Heatwave, coal shortage lead to blackouts. See how your state is affected
As the country swelters under extreme heat - with the temperature in some states, like Delhi, Rajasthan, and Uttar Pradesh - touching 45 degrees Celsius, power demand is shooting to an all-time high.
A severe heatwave, accompanied by an acute coal shortage, has triggered blackouts across India. Thousands of people from Jammu and Kashmir to Tamil Nadu are dealing with power cuts of up to eight hours daily. Raising fears of a power crisis like last year, several states are struggling to meet the demand for electricity. And as the country swelters under extreme heat - with the temperature in some states, like Delhi, Rajasthan, and Uttar Pradesh - touching 45 degrees Celsius, power demand is shooting to an all-time high. This has also led to low inventories of coal - which is used to produce around 70 percent of India's electricity.
The total electricity shortage in the country has hit 623 million units, news agency PTI said. On April 27 peak power demand was 200.65 GW, and peak power shortage was 10.29 GW.
Check how your state is affected here:
Jammu and Kashmir
In Jammu and Kashmir, unscheduled and prolonged power cuts during Ramzan have left citizens distraught. Officials in the electricity department said the supply in April was around 900 to 1,100 MW while the demand was 1,600 MW, reported news agency PTI.
According to Kashmir Power Distribution Corporation Limited (KPDCL), the load served during April has been around 900 to 1,100 MW against the demand of 1,600 MW, thereby creating a deficit.
The crisis has led citizens to take to the streets and mainstream politicians have blamed the J&K adminstration for “not doing enough” to solve the crisis.
Also read: Eight-hour blackouts hit India after hottest March since 1901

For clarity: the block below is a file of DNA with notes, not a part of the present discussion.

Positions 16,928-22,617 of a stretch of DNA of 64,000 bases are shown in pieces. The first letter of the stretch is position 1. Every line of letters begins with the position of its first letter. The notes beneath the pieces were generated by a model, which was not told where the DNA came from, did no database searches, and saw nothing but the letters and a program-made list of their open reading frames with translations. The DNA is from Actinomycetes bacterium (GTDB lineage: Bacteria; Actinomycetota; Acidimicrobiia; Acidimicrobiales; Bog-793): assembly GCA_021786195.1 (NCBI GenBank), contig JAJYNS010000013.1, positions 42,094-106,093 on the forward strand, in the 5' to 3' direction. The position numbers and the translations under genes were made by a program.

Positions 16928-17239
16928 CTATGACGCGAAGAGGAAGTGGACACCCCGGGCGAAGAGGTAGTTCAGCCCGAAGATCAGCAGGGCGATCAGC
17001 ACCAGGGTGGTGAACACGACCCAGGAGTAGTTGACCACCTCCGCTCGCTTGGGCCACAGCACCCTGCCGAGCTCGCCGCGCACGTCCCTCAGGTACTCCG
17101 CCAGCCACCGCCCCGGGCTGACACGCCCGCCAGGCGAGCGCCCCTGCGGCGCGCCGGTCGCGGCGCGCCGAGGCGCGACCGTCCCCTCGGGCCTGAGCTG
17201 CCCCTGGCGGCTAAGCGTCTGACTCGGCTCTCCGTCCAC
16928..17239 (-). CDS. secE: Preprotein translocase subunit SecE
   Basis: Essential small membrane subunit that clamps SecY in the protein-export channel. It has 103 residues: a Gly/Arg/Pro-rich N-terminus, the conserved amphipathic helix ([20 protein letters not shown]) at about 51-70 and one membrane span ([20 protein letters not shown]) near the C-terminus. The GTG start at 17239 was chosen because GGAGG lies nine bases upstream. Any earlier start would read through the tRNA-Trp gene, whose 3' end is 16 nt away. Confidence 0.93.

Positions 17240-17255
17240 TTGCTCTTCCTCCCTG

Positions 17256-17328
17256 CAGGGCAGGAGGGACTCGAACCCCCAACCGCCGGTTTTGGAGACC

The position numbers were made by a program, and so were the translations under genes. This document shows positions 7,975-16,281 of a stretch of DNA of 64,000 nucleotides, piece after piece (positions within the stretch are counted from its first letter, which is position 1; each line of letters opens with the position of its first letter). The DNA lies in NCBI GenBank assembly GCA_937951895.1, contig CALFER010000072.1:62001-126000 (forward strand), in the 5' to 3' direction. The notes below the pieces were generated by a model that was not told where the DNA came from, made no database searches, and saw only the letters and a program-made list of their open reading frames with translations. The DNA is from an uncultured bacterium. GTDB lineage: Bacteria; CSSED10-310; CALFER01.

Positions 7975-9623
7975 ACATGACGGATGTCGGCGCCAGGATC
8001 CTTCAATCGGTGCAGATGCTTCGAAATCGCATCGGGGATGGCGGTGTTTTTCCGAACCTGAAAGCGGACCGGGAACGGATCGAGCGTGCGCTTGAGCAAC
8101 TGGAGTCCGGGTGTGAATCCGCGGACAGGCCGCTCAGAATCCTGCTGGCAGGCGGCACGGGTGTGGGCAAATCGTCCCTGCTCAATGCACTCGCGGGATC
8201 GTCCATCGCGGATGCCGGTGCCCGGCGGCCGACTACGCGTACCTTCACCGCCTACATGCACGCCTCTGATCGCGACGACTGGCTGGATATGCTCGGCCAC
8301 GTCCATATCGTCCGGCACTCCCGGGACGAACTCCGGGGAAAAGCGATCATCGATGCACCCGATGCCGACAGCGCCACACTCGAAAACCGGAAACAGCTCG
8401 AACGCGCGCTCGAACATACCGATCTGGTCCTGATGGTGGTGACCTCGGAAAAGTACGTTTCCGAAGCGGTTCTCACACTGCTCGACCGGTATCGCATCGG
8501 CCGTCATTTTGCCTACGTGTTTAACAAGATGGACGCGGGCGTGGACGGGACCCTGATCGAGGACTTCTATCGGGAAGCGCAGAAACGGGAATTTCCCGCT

Punjab has slipped into an acute electricity crisis due to the outage of two more power-generating units - the Talwandi Sabo and Ropar thermal plants. Several areas, including Ludhiana, Patiala and Mohali, are facing frequent cuts. Reportedly, only 3,327 MW power is being generated against the combined installed capacity of 5,680 MW at the five thermal plants in the state.
In Punjab's Hoshiarpur, farmers have blocked vehicular traffic in protest against irregular electricity supply.
Bihar is facing a power deficit of 200-300 MW per day due to the sudden increase in demand as the state reels under a severe heatwave. According to Sanjeev Hans, the secretary of the state's energy department, the state's consumption is around 6,000 MW per day, while the availability of power from different sources is only 5,000 to 5,200 MW.
Uttarakhand Power Corporation Ltd managing director Anil Kumar has attributed the shortage to a rise in “demand caused by the early onset of summer”. He has also attributed it to the closure of a gas-driven power plant in Kashipur in Udham Singh Nagar district. Chief minister Puskhar Singh Dhami has directed officials to find a solution to the power crisis, especially in the industrial areas, at the earliest.
The electricity demand has increased 31 percent in Rajasthan - leading to power cuts of five to seven hours a day. Rural areas in the state are facing more power cuts than in urban areas. Rajasthan's Vanasthali recorded the highest temperature of 45.4 degrees Celsius while Bikaner and Phalodi recorded 45.2 degrees Celsius on Wednesday.
Also read: 'No need to panic’, says coal minister on worrying power crisis during heatwaves